Iranian Foreign Minister Ali Akbar Salehi has dismissed the idea of foreign intervention in Syria, saying that the crisis in the Arab country can only be resolved through national dialogue.
He made the remarks during a meeting with Syrian President Bashar al-Assad in the Syrian capital Damascus on Tuesday.
The Syrian president praised the resistance in the region and said the future belongs to the Syrian people.
Referring to the Israeli airstrikes on Syria over the weekend, Assad said the attacks show Tel Aviv’s involvement in the insurgency in his country.
Salehi is in Syria at the invitation of Syrian Foreign Minister Walid al-Muallem and is scheduled to hold key talks with senior Syrian officials.
Earlier in the day, the Iranian foreign minister met with Jordanian ruler King Abdullah II and other senior Jordanian officials, including Foreign Minister Nasser Judeh and Prime Minister Abdullah Ensour.
During his talks in Amman, Salehi reiterated Tehran’s support for the Syrian people and government, and voiced the Islamic Republic’s strong opposition to any foreign intervention in Syria.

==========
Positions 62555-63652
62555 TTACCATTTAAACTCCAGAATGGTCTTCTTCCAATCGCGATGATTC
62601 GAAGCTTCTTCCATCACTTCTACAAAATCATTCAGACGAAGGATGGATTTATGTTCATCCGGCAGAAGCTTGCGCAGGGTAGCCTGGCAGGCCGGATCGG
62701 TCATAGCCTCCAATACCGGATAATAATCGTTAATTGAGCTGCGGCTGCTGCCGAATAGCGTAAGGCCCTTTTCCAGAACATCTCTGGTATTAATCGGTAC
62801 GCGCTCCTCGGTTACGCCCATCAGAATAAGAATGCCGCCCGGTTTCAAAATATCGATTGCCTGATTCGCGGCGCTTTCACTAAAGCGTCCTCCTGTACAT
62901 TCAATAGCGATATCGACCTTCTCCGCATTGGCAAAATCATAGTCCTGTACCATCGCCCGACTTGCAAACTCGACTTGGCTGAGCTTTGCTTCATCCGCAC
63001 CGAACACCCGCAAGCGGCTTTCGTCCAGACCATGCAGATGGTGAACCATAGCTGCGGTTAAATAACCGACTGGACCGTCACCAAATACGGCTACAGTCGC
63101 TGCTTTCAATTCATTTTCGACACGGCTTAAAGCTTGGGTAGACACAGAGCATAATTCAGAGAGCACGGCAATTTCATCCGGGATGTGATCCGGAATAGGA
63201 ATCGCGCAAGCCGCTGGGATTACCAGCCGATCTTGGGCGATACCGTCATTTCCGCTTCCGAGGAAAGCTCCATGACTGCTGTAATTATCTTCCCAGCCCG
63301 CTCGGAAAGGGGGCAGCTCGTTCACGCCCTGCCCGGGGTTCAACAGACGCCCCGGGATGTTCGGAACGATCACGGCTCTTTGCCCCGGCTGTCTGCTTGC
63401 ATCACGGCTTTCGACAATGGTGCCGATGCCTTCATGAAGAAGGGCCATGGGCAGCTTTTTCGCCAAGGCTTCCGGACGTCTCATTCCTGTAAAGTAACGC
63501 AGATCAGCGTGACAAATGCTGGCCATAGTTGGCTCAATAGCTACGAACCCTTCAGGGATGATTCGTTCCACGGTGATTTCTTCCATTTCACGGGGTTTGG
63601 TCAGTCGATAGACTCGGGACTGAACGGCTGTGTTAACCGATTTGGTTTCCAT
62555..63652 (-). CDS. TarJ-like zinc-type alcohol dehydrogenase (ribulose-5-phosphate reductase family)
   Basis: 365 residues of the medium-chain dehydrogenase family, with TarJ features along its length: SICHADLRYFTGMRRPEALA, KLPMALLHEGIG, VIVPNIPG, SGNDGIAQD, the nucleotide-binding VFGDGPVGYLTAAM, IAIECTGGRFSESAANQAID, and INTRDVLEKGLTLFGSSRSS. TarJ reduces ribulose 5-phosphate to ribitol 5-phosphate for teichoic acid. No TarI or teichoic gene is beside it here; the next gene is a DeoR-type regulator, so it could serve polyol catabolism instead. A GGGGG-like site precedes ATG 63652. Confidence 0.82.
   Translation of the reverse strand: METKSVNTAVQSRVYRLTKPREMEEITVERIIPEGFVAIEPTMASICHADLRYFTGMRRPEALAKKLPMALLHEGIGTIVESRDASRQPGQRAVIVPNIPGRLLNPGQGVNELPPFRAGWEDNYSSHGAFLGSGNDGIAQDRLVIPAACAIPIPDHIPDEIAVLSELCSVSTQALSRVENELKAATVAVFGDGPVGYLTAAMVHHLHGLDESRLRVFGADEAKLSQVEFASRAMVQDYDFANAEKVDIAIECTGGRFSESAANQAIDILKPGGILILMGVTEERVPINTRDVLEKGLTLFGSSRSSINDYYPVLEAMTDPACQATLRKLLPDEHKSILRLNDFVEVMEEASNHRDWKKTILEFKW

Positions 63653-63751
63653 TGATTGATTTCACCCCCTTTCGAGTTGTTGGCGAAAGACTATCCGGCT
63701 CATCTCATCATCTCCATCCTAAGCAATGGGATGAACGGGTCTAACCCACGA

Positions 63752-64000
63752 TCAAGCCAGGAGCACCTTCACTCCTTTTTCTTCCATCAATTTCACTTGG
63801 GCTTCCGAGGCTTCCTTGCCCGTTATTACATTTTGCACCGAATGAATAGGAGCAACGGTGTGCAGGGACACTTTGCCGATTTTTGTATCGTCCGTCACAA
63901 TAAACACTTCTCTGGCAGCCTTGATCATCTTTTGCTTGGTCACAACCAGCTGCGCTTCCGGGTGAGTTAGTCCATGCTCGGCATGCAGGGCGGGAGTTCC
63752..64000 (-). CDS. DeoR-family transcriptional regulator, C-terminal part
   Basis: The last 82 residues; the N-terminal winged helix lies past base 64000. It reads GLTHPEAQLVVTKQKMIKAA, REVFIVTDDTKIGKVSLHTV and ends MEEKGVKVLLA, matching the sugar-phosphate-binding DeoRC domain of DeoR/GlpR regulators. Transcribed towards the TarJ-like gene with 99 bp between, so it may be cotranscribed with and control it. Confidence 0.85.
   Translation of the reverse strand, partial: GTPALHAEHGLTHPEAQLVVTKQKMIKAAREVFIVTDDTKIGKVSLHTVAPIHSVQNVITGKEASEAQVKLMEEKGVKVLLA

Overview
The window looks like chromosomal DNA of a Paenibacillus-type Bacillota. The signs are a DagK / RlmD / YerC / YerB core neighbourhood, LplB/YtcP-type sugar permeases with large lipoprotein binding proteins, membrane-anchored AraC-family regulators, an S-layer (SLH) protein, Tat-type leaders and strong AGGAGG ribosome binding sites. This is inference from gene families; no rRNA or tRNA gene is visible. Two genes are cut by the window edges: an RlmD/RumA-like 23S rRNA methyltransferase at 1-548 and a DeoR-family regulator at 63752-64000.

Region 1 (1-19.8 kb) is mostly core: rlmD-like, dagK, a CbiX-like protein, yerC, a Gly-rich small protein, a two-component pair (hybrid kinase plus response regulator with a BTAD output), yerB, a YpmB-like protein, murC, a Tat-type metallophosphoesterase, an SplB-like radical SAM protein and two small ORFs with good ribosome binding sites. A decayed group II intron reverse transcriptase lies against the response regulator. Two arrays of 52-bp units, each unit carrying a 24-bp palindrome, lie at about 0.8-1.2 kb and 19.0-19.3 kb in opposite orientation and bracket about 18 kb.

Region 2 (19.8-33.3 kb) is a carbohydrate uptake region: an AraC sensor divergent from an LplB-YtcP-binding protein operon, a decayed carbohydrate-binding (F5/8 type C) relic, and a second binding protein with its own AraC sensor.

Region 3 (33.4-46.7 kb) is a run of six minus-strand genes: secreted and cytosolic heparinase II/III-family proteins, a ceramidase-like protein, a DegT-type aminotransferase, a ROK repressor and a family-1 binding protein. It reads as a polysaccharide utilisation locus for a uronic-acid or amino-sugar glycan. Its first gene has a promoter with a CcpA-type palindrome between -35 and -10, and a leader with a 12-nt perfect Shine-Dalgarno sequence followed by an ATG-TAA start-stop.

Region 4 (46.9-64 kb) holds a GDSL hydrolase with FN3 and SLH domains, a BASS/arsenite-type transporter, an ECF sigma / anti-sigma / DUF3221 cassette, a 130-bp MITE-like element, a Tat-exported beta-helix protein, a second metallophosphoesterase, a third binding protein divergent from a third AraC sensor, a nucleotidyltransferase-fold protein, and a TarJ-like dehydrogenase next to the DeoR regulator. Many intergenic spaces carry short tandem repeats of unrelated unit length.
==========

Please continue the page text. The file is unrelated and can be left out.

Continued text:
The Syria crisis began in March 2011, and many people, including large numbers of soldiers and security personnel, have been killed in the violence.
The Syrian government says that the chaos is being orchestrated from outside the country, and there are reports that a very large number of the militants are foreign nationals.
In an interview recently broadcast on Turkish television, the Syrian president said that if the foreign-sponsored militants take power in Syria, they could destabilize the entire Middle East region for decades.
“If the unrest in Syria leads to the partitioning of the country, or if the terrorist forces take control, the situation will inevitably spill over into neighboring countries and create a domino effect throughout the Middle East and beyond,” he added.